James, Philip (Frederick Wright)
James, Philip (Frederick Wright)
James, Philip (Frederick Wright), American organist, conductor, composer, and teacher; b. Jersey City, N.J., May 17, 1890; d. Southampton, N.Y., Nov. 1, 1975. He received rudimentary instruction in music from his sister, and later studied composition with Rubin Goldmark, Homer Norris, Elliot Schenck, and Rosario Scalerò. He also studied organ with J. Warren Andrews, and later with Joseph Bonnet and Alexandre Guilmant in Paris. He served in the U.S. Army during World War I, and in 1918-19 served as bandmaster of the American Expeditionary Force General Headquarters Band. Returning to the U.S., he held various posts as organist and choirmaster in several churches in N.Y., and also conducted the Victor Herbert Opera Co. (1919–22). He then was founder-conductor of the N.J. Sym. Orch. (1922–29), and also conducted the Brooklyn Orch. Soc. (1927–30) and the Bamberger Little Sym. (WOR Radio, N.Y, 1929-36). In 1923 he joined the faculty of N.Y.U., becoming chairman of its music dept. in 1933 and retiring in 1955. In 1933 he was elected a member of the National Inst. of Arts and Letters. His compositions generally followed along late Romantic lines.
orch:3 Bret Harte overtures (n.d.; 1924; 1934, rev. 1938); Kammersymphonie (1926); Overture in Olden Style on French Noëls for Small Orch. (1926; rev. for Large Orch., 1929; N.Y, Feb. 23, 1930); Judith for Reciter and Chamber Orch. (1927; N.Y, Feb. 18, 1930; also for Reciter and Piano); Sea Symphony for Baritone and Orch. (1928; Frankfurt am Main, July 14, 1960); Station WGZBX, suite (1931; N.Y, May 1, 1932); Song of the Night, symphonic poem (1931; N.Y., March 15, 1938); Suite for Strings (1933; N.Y, April 28, 1934); Gwalia, Welsh Rhapsody for Small Orch. (N.Y., Nov. 14, 1935; rev. for Large Orch., 1937); Sinfonietta for Chamber Orch. (1938; N.Y, Nov. 10, 1941; rev. 1943); Brennan on the Moor for Small Orch. (N.Y., Nov. 28, 1939; also for Large Orch., 1940); 2 syms.: No. 1 (1943; rev. 1961) and No. 2 (1946; Rochester, N.Y, May 7, 1966); Miniver Cheevy and Richard Cory for Reciter and Orch. (Saratoga Springs, N.Y, Sept.9, 1947); Chaumont, symphonic poem for Small Orch. (1948; N.Y, May 2, 1951). Band: Perstare et Praestare (N.Y., June 10, 1942; also for Orch., 1946); E.F.G., overture (1944; N.Y., June 13, 1945); Fanfare and Ceremonial (1955; N.Y., June 20, 1956; rev. 1962). CHAMBER: String Quartet (1924; rev. 1939); Suite for Woodwind Quintet (1936); Piano Quartet (1938; rev. 1948). keyboard: piano:Our Town, suite (1945); 12 Preludes (1946–51). organ:Méditation à Ste. Clotilde (1915); Dithyramb (1921); Fête (1921); Sonata (1929); Pantomime (1941); Galarnad (1946); Novelette (1946); Solemn Prelude (1948); Alleluia-Toccata (1949); Pastorale (1949); Requiescat in pace (1949; rev. 1955); Passacaglia on an Old Cambrian Bass (1951; also for Orch., 1956, and for Band, 1957); Sortie (1973). VOCAL: Magnificat for Soloists, Chorus, and Organ (1910); Te Deum for Chorus and Organ (1910); The Victory Riders for Baritone and Orch. (1919–25); Stabat mater speciosa for Chorus and Orch. (1921; rev. 1930); Missa imaginum for Chorus and Orch. (1929); Chorus of Shepherds and Angels for Women’s Voices and Strings (1959); Missa brevis for Chorus (1963; rev. as Mass in Honor of St. Mark, 1966); about 13 cantatas (1916–66); motets; anthems; Psalms; part songs; songs.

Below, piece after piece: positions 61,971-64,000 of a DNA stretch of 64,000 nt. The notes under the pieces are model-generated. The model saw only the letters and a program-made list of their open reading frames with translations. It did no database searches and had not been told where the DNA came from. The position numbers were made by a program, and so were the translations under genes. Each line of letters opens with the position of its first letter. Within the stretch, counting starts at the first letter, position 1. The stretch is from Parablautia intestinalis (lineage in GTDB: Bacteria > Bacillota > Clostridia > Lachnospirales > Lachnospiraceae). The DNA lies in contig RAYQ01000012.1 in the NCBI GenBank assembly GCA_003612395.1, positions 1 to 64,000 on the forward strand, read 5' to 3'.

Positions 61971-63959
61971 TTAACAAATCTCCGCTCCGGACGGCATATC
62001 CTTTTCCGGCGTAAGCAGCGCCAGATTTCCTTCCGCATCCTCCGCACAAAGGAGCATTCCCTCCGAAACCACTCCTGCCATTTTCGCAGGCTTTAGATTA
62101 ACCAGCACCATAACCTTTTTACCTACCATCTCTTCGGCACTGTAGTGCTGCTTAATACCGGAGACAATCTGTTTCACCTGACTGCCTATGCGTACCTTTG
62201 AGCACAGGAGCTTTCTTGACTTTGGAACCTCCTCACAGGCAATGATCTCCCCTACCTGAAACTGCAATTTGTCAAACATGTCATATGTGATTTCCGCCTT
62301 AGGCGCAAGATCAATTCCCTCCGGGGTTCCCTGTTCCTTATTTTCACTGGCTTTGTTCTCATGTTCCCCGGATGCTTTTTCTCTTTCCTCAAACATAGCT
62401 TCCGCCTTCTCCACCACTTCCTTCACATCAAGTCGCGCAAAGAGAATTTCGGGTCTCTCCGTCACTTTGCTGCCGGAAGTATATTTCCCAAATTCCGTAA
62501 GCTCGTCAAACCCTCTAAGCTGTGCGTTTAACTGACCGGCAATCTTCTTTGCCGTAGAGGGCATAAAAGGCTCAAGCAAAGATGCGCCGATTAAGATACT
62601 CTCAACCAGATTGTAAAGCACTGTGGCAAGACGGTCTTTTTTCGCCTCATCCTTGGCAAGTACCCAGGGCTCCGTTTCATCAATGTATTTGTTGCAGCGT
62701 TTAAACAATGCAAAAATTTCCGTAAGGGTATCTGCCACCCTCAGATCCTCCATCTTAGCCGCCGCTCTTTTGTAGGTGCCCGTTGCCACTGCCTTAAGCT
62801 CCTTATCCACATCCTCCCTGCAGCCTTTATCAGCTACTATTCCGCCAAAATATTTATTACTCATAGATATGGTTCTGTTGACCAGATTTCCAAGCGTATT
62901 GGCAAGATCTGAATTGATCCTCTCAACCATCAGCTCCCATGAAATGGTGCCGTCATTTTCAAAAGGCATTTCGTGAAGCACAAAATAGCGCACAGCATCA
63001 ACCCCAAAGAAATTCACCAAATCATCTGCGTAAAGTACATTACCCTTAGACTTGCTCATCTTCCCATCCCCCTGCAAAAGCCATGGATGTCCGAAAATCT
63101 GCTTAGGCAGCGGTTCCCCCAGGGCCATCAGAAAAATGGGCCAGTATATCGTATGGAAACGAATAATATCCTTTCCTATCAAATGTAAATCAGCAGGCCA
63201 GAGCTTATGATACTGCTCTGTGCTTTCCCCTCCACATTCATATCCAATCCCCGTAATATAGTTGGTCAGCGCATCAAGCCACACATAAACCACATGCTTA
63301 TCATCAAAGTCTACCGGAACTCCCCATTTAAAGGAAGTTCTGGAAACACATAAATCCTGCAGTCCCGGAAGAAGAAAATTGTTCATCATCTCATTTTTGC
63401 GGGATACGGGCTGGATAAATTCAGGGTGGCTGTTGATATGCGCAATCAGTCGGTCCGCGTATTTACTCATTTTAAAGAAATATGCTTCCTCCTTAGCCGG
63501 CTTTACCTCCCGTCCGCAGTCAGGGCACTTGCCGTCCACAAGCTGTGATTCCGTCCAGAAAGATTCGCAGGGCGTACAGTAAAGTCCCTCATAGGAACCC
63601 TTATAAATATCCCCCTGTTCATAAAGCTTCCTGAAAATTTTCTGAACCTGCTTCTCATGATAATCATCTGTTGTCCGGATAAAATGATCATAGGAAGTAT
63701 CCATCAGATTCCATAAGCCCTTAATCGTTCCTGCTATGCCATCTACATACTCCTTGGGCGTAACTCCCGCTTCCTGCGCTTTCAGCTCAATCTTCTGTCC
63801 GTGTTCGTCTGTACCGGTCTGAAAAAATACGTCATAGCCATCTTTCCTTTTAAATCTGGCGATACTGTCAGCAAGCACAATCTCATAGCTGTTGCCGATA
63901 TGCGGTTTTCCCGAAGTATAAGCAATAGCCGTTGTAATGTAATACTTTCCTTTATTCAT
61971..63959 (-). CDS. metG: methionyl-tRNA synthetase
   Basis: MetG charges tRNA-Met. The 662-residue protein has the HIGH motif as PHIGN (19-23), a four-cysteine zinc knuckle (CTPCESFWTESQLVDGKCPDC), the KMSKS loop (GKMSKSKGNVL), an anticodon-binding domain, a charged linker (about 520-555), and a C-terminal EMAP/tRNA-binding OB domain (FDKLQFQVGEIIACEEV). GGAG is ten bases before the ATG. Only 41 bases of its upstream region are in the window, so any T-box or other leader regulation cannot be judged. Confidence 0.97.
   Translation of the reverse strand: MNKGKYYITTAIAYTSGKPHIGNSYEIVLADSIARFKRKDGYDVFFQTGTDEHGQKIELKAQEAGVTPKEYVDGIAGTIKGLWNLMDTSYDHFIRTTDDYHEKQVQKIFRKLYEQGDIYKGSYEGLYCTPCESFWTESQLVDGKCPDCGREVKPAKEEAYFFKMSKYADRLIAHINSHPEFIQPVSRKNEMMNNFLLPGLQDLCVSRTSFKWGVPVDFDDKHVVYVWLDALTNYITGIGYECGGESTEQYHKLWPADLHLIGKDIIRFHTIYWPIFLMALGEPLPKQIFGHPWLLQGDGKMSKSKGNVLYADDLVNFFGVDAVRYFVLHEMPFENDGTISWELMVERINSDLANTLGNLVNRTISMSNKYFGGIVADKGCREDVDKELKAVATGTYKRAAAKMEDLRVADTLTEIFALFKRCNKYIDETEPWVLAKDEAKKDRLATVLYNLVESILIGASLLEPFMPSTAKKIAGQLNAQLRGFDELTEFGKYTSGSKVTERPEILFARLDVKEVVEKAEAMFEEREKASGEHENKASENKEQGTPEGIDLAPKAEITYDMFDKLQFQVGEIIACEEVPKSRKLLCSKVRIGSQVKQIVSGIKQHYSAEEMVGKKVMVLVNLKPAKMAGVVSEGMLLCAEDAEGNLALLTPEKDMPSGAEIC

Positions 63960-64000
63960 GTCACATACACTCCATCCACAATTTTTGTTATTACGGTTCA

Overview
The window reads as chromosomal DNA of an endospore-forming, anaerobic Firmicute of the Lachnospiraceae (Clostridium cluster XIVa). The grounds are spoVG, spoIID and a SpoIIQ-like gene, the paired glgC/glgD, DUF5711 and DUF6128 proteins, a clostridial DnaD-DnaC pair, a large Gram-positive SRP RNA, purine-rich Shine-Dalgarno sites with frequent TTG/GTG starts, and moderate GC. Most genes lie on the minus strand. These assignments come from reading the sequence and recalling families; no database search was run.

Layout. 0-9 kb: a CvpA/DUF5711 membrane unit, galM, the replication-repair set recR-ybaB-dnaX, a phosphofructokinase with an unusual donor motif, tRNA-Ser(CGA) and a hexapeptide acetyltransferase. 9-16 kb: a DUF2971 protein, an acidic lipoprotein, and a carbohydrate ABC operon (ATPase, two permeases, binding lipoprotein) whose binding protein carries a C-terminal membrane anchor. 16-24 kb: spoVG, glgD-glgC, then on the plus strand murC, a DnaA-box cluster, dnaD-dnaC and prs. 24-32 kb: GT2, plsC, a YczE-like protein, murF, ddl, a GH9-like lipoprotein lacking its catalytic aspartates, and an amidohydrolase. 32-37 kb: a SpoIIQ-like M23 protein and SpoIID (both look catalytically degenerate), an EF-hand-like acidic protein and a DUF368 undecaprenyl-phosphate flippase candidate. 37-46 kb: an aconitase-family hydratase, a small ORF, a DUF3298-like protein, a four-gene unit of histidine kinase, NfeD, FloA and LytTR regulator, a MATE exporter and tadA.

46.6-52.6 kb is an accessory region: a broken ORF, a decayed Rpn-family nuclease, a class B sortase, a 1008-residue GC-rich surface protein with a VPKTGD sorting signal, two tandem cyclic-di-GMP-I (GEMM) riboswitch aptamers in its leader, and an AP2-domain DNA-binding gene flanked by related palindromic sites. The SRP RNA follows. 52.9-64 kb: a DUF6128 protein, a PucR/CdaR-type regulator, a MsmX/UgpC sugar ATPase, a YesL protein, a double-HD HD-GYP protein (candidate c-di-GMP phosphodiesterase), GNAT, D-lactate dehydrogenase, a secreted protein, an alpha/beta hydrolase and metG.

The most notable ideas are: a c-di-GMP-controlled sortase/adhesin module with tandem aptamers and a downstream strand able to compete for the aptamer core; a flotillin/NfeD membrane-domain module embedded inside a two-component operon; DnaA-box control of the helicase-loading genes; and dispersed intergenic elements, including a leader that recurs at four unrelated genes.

H. James, A Catalog of the Musical Works of P. J. (1890–1975) (N.Y., 1980; suppl, 1984).
—Nicolas Slonimsky/Laura Kuhn/Dennis McIntire